HISTORY OF THE CRUSADES A HOLY WAR
From the eleventh through the fifteenth centuries, Christians from Western Europe were pitted in a series of Holy Wars against their Islamic, Pagan, and even other Christian neighbors. This course offers a multi-faceted overview of military, political, religious and cultural aspects of the Crusades, useful in several contexts.
The story of the Crusades actually begins centuries before the First Crusade was launched in AD 1096. When the centre of the Roman Empire shifted East, to Constantinople, it began to grow a new culture which would become known as Byzantium. However, the Church had begun to develop with Rome as its centre, and the churches of the East turned to Constantinople rather than the developing Papacy in Rome. The first Popes were warlike and power-hungry, however, and they wanted the entire Christian world under their control. Then, during the latter half of the first millennium AD, the teachings of Islam began to spread throughout North Africa and Asia Minor at an alarming pace. The Popes of Rome, fearful that this new religion would displace them from their still-tenuous position, needed a way to suppress this new, peaceful religion coming out of the East.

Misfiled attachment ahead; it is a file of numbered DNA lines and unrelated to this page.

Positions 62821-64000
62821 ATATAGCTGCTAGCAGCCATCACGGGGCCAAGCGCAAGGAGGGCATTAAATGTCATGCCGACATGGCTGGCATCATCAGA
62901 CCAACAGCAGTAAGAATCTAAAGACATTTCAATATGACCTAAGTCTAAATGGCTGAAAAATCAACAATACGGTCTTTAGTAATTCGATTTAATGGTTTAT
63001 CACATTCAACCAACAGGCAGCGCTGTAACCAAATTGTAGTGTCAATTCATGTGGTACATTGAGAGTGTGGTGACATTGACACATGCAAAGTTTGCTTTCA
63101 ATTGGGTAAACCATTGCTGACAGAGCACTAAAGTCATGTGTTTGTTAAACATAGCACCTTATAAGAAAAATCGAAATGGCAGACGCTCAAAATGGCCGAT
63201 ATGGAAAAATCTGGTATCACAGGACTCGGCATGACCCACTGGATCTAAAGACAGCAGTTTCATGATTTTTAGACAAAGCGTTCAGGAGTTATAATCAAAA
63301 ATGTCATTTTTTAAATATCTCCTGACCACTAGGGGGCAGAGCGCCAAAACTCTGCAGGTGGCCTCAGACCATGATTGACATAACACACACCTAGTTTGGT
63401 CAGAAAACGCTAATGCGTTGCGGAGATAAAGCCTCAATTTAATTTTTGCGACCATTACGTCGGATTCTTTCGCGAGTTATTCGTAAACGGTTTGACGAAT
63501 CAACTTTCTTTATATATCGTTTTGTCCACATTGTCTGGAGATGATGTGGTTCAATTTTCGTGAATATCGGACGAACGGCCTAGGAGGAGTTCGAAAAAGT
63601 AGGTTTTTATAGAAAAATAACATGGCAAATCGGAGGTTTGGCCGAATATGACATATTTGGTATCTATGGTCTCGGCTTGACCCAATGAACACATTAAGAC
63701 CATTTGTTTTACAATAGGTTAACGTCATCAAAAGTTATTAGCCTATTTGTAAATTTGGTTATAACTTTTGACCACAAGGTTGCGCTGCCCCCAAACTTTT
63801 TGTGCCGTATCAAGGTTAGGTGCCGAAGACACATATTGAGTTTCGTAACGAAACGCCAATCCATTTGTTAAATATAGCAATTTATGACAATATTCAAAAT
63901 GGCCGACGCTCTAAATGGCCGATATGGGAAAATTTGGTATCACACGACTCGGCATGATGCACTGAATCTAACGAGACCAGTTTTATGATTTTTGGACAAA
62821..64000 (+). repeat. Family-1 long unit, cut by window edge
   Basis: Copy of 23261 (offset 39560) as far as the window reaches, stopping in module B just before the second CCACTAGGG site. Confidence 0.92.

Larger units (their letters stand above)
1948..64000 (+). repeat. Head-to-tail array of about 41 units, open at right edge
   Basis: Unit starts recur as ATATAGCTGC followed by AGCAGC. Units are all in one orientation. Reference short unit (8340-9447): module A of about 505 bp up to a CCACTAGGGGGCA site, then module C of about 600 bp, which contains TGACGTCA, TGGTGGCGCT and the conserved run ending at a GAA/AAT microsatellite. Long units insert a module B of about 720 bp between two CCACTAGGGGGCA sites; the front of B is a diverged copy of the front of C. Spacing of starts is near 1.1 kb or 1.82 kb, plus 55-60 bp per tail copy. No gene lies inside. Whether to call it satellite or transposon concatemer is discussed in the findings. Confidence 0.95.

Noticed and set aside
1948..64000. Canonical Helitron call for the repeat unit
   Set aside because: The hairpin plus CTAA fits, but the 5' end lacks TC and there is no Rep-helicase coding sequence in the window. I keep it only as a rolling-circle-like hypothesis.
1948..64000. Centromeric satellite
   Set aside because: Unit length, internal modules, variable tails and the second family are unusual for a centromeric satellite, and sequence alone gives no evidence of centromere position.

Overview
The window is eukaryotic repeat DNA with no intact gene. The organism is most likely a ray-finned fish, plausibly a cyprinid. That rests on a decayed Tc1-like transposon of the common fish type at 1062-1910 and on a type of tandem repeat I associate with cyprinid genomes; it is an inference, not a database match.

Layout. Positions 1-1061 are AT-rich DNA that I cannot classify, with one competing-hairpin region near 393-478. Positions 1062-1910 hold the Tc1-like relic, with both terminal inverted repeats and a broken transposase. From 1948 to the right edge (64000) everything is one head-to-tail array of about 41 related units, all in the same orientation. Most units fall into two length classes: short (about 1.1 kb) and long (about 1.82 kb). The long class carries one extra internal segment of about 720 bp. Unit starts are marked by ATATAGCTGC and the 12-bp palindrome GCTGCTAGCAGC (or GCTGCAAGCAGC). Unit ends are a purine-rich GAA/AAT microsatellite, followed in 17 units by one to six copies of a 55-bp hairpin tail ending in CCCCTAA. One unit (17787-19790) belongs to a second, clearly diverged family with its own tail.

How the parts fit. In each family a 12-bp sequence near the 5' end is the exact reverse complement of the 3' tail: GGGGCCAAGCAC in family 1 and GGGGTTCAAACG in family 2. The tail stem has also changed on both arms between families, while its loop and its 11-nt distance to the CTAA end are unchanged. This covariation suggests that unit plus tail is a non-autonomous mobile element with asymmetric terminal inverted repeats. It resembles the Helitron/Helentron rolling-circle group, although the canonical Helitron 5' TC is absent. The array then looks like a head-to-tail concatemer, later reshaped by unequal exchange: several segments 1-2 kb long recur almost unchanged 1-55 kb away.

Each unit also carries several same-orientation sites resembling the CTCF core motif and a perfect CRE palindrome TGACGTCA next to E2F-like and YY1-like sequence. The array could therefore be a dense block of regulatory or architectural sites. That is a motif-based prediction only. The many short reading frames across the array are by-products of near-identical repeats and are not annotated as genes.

Pope Urban II (1088-1099) was responsible for assisting Emperor Alexus I (1081-1118) of Constantinople in launching the first crusade. He made one of the most influential speeches in the Middle Ages, calling on Christian princes in Europe to go on a crusade to rescue the Holy Land from the Turks. In the speech given at the Council of Clermont in France, on November 27, 1095, he combined the ideas of making a pilgrimage to the Holy Land with that of waging a holy war against infidels.
"Deus vult! (God wills it) became the battle cry of the Crusader.
"The day after Urban's speech, the Council formally granted all the privileges and protections Urban had promised. The red cross was taken as the official sign of the pilgrims, and Bishop Adhemar of Le Puy was chosen as papal legate and the spiritual leader of the expedition."
The First Crusade was the most successful from a military point of view. Accounts of this action are shocking. For example, historian Raymond of Agiles described the capture of Jerusalem by the Crusaders in 1099:
Some of our men cut off the heads of their enemies; others shot them with arrows, so that they fell from the towers; others tortured them longer by casting them into the flames. Piles of heads, hands and feet were to be seen in the streets of the city. It was necessary to pick one's way over the bodies of men and horses. But these were small matters compared to what happened at the temple of Solomon, a place where religious services ware ordinarily chanted. What happened there? If I tell the truth, it will exceed your powers of belief. So let it suffice to say this much at least, that in the temple and portico of Solomon, men rode in blood up to their knees and bridle reins.